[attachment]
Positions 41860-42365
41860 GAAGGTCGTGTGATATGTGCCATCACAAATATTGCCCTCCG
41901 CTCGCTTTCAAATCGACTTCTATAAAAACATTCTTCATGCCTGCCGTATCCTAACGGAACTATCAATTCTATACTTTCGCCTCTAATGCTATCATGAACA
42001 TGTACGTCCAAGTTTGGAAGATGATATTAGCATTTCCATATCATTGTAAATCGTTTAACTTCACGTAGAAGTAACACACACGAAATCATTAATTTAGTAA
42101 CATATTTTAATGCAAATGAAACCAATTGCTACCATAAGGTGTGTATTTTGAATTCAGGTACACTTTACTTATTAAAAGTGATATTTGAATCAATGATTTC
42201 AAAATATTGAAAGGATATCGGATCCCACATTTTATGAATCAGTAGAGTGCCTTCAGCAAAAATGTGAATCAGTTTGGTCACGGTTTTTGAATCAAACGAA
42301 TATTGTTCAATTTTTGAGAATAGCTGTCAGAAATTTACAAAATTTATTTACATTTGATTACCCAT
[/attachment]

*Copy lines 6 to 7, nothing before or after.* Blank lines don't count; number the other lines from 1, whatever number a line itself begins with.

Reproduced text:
42201 AAAATATTGAAAGGATATCGGATCCCACATTTTATGAATCAGTAGAGTGCCTTCAGCAAAAATGTGAATCAGTTTGGTCACGGTTTTTGAATCAAACGAA
42301 TATTGTTCAATTTTTGAGAATAGCTGTCAGAAATTTACAAAATTTATTTACATTTGATTACCCAT